This condition has already been seen on one occasion; the French Revolution. There was no clear unity of purpose or idea in that frenzy; the blind giant in his agony struck at foe and friend alike. It was just the utter helplessness of the beast, the lack of constructive thought, that made his rage so dangerous. The moment that Napoleon's master mind seized it and harnessed it, imposed his will on it, France became sane again. The dogmas of Jacobinism were forgotten in five years; a simple, sensible, practical code based on the facts of life instead of on abstract principles of "Justice" was accepted as a matter of course, and has survived not only the other half of Bonapartism, but several distinct types of revolution.
    Let us see whether we can discover any parallel between the France of 1793 and the England of today. England had been reduced to the penultimate stage in 1900. The Boer War did not arouse the martial spirit. Lloyd George without a qualm fastened the last fetters on the limbs of the workmen; he hardly needed the velvet of old-age pensions to cover the cold iron. He labelled the slave, made him keep his own record, and even made him help to pay for it.

With a pace stately and fast
Over English land he past,
Trampling to a mine of blood
The adoring multitude.

    And now there comes a real war. One might have expected the whole nation to flame into arms. Not a bit of it! The piteous posters, idly watched by cigaretted loungers, or read dully by the stolid, contemptuous, hopeless eyes of the men-slaves to whom toil had become the only thing in life, pleaded and still plead like bedraggled charity beggars. The press set the trumpet to its lips and blew; all we heard was a squeak like a rag doll's. The fact is that the people did not want the war. Even the violent anti-German John Bull, the weekly with the largest circulation in England, came out at the time of the Austrian ultimatum with the placard "To Hell with Servia." Its editor, Horatio Bottomley, is probably the most popular man in the country among the lower middle and working classes and of all politicians most sure and quick to apprehend and to express the silent thought of the average man. Once the die was cast, he shouted with the biggest crowd, like Mr Pickwick, and roared to beat Bottom himself. But his first mood was the genuine thought.
    The idea of fighting on behalf of the miserable assassins of Serajevo seemed to everybody the last word in madness. But even when the tale of the invasion of Belgium came to London, when rape, mutilation, cannibalism, and torture filled the columns of the papers, did the people turn a hair? They cared exactly nothing. They probably believed the lies of the press; but did not see how it concerned them. They were very annoyed because it interfered with the traditional holiday season; but all they felt was just the dull resentment of a sleeping man in a railway carriage when a jolt half wakes him. Now this was all wrong. It showed nervous exhaustion, the last stage before mania. For, believing those press lies, the healthy reaction should have been a giant rage to avenge humanity, and crush the "barbarous Huns." The spirit of manhood should have flamed up like Peter when they came to arrest his Master. Instead, the idea of the man in the street was to let France and Russia do the fighting. The sending of the little expeditionary force (to its inevitable annihilation) was regarded as a work of supererogation, a particularly sporting thing to do. The navy of course would take the necessary police measures. At a chosen spot on the North Sea the German fleet would be surrounded and blown out of the water. Jolly old Jellicoe would go into battle with the signal "Today's the day" and die in the arms of Lord Charles Beresford at the moment of victory with the remark, "Dear old Charlie."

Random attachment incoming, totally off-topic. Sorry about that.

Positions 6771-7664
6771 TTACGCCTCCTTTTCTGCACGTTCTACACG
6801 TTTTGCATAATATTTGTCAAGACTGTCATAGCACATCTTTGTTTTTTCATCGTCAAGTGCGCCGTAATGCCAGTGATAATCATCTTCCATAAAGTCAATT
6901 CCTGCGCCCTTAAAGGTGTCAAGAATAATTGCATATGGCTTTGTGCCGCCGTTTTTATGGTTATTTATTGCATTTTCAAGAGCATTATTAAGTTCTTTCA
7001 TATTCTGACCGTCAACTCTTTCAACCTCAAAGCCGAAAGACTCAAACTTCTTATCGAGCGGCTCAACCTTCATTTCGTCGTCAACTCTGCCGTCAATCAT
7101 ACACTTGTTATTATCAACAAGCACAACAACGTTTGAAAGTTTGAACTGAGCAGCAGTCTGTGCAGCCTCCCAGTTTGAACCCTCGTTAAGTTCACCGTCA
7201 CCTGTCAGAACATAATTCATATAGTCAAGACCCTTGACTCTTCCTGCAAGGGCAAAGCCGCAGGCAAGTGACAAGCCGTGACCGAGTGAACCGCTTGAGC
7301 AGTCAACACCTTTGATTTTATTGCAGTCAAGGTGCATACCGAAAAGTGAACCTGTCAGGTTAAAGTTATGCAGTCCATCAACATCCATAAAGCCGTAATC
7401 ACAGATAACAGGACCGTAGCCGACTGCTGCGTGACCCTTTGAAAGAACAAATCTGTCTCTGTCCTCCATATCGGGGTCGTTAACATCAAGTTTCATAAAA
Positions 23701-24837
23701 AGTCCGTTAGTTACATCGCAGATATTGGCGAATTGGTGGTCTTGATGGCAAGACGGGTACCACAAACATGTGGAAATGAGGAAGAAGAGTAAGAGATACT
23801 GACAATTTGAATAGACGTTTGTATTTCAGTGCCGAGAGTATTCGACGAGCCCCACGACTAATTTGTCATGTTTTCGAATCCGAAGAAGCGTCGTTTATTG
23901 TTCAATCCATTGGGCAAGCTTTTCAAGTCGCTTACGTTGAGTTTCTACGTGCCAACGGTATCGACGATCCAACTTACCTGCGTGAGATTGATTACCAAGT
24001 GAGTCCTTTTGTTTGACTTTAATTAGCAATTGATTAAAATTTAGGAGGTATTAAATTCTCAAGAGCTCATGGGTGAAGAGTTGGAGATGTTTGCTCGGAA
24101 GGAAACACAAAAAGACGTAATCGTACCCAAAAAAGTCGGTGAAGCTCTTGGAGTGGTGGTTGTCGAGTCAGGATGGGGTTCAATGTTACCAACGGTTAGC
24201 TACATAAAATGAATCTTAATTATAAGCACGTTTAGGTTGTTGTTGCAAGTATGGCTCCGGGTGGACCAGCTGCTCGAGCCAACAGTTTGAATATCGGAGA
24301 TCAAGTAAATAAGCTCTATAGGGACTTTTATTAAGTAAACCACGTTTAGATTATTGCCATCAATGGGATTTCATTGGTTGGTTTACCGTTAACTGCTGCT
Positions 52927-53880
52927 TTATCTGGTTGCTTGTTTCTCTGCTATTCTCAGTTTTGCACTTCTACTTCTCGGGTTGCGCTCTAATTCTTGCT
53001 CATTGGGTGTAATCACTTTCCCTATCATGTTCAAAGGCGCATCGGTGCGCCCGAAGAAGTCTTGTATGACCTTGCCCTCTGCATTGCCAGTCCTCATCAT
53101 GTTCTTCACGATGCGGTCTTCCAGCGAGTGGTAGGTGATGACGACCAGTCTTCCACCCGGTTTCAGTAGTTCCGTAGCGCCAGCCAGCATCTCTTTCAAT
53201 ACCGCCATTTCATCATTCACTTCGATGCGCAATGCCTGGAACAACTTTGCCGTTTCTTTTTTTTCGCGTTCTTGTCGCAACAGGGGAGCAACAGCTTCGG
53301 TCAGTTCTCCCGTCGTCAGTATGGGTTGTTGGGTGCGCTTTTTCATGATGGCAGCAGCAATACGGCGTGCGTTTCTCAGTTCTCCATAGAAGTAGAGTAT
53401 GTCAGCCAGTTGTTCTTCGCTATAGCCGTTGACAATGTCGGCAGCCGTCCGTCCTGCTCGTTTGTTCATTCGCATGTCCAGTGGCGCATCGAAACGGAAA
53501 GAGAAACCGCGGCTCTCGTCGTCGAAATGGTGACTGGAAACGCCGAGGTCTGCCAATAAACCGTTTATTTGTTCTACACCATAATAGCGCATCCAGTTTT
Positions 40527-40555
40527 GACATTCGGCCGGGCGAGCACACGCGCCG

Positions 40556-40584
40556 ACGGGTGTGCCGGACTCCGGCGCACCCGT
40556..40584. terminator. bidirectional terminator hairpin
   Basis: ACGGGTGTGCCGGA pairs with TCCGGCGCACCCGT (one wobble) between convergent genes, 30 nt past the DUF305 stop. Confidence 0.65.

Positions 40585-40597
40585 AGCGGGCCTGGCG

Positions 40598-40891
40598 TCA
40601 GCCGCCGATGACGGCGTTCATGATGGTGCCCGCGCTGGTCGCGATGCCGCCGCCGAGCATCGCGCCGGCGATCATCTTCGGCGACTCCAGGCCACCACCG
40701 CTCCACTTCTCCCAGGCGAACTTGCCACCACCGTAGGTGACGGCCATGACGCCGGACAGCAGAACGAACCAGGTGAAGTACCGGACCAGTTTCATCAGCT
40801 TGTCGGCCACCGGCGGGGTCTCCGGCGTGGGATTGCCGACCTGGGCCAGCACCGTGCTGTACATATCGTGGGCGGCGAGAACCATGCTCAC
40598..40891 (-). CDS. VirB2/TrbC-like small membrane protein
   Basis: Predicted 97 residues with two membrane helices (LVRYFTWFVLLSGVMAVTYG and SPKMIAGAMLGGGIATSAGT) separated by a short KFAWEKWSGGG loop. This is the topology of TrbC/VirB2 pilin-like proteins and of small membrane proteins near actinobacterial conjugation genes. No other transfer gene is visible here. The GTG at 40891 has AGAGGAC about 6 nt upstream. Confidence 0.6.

But fight ourselves? Not much. Bad enough having to pay three times the usual price for Potassium Bichromate to color "Tomato Soup" with; fighting be damned! Hence the passionate, almost Evangelical, belief in the one and a half million Russians who were being transported through the country, with the secrecy and dispatch of the telegraph service! I used to point out that Archangel is served by a single line of railway, and that to move even 10,000 troops would take six weeks at least. I might have saved my breath. The name Archangel suggested Michael, I suppose, and everybody knows the grand Duke Michael.1
    The White Feather campaign, the hogwash of Harold Begbie, Wells, Bennett, and the Waterloo Bridge Road school of literature in general, the crazily hysterical appeals of the war posters, the sexual inducements, all fell flat. (In the meanwhile France and Germany were methodically, silently, adequately organized for war with no more discord than exists in a well-trained football team.)
    The practical men gave up the voluntary idea. England would not wake up; it must be kicked up. (Of course, it was the fault of previous governments. They had deliberately set themselves to break the manhood of the people; and it is stupid to curse one's bullock for his failure at stud.) So Mr Lloyd George put on his shooting boots, and prepared to kick. Senator Beveridge describes the situation in language which I cannot hope to better:

    So acutely was the government embarrassed in conducting the war because of shortage of material and equipment, that toward the middle of March the most drastic and autocratic law ever passed by any legislative body in British history was enacted. Broadly speaking, this law gave the government absolute power to take over and conduct the whole or any part of the industry of Great Britain.